Children tend to take the world at face value. Advertisements, Santa Claus, the Easter Bunny, and made-for-TV-infomercials are all taken as fact because kids don’t understand “persuasive intent” — and they don’t have the critical-thinking skills needed to understand that someone is trying to sell them something until they are about 10 or 12 years old. So how can parents proactively work to raise kids who know how to question and think critically about the world around them?
Well, first they should be patient. Teaching skepticism is good — it can help kids determine what’s safe or unsafe in the world, and they can become less impulsive — but it doesn’t quite begin to stick until children become big kids, when they hit 8 or 9. And it should be taught carefully: Too much skeptical thinking can lead to cynicism about the intent of others and the broad dismissal of facts, which tends to lead to poor decision-making. So, how can parents help their kids without turning them into pessimists? As with many things, it’s all about modeling the right behaviors, says Dr. Shannon McHugh, a practicing clinical psychologist who focuses on working with children and families.
Here’s what parents who want to model skeptical behavior for their kids do:
- They Ask Lots of Questions When Making Decisions in Front of Their Kids When looking to buy a new television or piece of equipment in front of their kids, parents should make sure they are asking lots of questions and doing lots of research. “In regular situations in life, parents should ask questions before they make a decision,” says McHugh. That’s doubly true if they are in front of their kids. If they’re choosing between two televisions to replace an old, busted one, they can ask questions about the quality of the television, the price point, the payment plans, etc. After they’ve asked those questions and seem satisfied with the information they’ve received, they can make a decision. Doing so in front of their kids helps teach kids to interrogate both the information on offer and their own motivations.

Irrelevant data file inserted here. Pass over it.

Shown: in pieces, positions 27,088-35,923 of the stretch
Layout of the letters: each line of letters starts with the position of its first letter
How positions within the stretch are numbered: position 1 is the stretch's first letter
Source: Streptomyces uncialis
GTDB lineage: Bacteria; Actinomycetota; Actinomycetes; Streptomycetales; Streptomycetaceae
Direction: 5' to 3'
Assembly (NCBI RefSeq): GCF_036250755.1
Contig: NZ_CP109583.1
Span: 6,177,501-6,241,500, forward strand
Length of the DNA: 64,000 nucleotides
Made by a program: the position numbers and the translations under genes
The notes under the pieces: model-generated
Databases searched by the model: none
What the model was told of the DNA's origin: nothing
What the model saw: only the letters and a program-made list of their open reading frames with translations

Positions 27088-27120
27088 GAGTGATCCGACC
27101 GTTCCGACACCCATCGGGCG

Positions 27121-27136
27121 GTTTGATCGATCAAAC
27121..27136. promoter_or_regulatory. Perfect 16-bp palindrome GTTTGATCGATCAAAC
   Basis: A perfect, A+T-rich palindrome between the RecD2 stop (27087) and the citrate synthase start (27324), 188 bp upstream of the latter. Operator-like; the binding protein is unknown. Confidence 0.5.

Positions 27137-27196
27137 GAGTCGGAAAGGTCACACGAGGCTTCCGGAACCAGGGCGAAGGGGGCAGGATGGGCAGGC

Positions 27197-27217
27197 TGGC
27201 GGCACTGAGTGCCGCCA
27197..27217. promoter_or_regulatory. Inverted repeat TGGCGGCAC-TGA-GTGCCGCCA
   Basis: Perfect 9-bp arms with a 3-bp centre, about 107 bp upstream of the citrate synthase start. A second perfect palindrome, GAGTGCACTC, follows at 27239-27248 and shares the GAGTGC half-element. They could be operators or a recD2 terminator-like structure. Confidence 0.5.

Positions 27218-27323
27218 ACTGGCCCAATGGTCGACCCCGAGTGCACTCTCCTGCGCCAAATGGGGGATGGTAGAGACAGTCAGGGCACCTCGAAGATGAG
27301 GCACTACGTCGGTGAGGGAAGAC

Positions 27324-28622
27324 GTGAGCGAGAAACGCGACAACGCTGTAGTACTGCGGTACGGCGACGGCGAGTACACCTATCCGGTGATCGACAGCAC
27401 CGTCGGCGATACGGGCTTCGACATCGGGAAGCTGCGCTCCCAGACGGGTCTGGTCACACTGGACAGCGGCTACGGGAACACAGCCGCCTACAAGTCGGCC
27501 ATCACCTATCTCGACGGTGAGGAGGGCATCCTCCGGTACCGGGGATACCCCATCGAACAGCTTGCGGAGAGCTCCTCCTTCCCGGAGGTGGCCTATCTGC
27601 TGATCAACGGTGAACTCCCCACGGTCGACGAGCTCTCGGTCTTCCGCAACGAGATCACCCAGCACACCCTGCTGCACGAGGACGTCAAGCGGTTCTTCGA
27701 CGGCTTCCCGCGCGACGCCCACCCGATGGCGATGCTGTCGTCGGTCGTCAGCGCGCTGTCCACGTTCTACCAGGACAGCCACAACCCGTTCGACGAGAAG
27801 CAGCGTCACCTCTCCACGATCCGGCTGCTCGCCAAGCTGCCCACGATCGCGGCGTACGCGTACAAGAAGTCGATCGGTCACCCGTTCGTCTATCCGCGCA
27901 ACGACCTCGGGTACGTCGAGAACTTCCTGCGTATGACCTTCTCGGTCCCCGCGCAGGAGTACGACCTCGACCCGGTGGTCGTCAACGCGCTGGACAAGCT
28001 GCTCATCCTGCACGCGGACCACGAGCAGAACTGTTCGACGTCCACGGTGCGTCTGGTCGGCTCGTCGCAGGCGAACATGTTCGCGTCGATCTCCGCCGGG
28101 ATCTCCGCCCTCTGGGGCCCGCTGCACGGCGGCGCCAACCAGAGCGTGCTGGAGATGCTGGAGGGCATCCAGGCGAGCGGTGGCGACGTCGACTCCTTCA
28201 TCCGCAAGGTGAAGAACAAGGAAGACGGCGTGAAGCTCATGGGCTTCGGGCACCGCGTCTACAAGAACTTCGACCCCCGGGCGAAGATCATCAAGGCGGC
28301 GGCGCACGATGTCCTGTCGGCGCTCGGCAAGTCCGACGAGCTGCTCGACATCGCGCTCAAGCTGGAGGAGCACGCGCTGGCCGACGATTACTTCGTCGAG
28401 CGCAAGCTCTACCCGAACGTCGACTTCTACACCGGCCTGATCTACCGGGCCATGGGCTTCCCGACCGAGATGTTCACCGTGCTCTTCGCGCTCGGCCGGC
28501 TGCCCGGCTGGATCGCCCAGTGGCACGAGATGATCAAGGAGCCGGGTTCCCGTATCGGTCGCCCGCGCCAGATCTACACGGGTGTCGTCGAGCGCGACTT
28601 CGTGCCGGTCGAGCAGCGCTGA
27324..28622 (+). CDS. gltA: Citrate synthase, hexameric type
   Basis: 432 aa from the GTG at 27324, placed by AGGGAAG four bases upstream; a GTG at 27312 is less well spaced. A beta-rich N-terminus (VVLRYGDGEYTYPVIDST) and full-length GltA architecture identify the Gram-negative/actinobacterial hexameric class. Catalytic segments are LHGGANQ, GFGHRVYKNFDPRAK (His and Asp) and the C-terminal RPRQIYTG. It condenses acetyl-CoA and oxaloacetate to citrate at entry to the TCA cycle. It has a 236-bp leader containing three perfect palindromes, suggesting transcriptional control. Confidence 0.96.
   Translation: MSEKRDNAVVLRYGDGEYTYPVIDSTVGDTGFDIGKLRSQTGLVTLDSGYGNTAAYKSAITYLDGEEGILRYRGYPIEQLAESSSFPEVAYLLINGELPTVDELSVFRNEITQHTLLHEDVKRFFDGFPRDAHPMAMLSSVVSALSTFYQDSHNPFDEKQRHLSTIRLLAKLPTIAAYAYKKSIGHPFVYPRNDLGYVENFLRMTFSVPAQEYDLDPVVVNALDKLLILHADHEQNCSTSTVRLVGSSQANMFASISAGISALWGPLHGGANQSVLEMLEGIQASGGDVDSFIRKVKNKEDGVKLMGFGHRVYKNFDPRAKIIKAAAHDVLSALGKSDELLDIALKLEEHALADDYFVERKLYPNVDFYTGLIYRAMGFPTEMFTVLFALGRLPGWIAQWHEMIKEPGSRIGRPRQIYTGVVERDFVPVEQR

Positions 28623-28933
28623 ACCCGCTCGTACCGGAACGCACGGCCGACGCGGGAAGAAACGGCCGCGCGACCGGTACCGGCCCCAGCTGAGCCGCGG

- They Explain the Decisions They Make to Kids Parents should explain, when possible, the decisions they’ve made to their kids. Saying, “We’re getting this TV” is less helpful than explaining why. This is also a way to get kids engaged in decision-making without necessarily asking them to participate in that process, which isn’t always appropriate.
- They Interrogate Kids About Their Own Decisions Parents who want skeptical kids ask them why they do what they do. While kids aren’t often deciding between two flat-screen televisions, they sometimes choose to wear certain shoes or a special T-shirt. Ask them why. Is it because they’re more comfortable? Do they prefer a color? This encourages kids to consider why they might make decisions. This doesn’t teach skepticism per se, but it does teach them about they ways in which they process information and, in making them conscious of their own thought processes, parents are also making kids consider whether those processes are robust.
- They Talk to Them About the Internet As mentioned above, true skepticism doesn’t really develop in children until they hit school age, so appropriate lessons in skepticism for toddlers will look far different than those for kids who are 12 or 13 — and the source material changes, too. Kids with a healthy sense of skepticism at those ages need to be taught about “adult” stuff like the internet. “There really is so much unbridled access to information,” McHugh warns. “No matter how many controls a parent has, there will be a situation where a kid might see something. And if they take everything as, ‘it’s on the internet, it’s true,’ that’s a problem. We know that from adults who don’t understand the internet. This lack of skepticism is impacting our country and our world.”
- They Talk to Them About TV Advertisements When kids watch TV, they are sitting ducks for minutes upon minutes of advertisements for magazines, slime, and kids’ toys. Parents who have skeptical kids watch TV with their kids and when these commercials come on, interrogate their kids about what they think is happening. For example: Just say a dad and kid are watching an infomercial for a magic sponge that cleans all of the hard-to-get stains out of the rug with almost no effort at all. The product, sold only on television, seems like a miracle to your kid. Adults understand that this product is likely not as valuable as it seems. So they grab their computer, Google reviews of the product, and if they are bad, explain to their kid why they did that. “I checked these reviews because I understand that the company is trying to sell me a product that might not work,” they explain.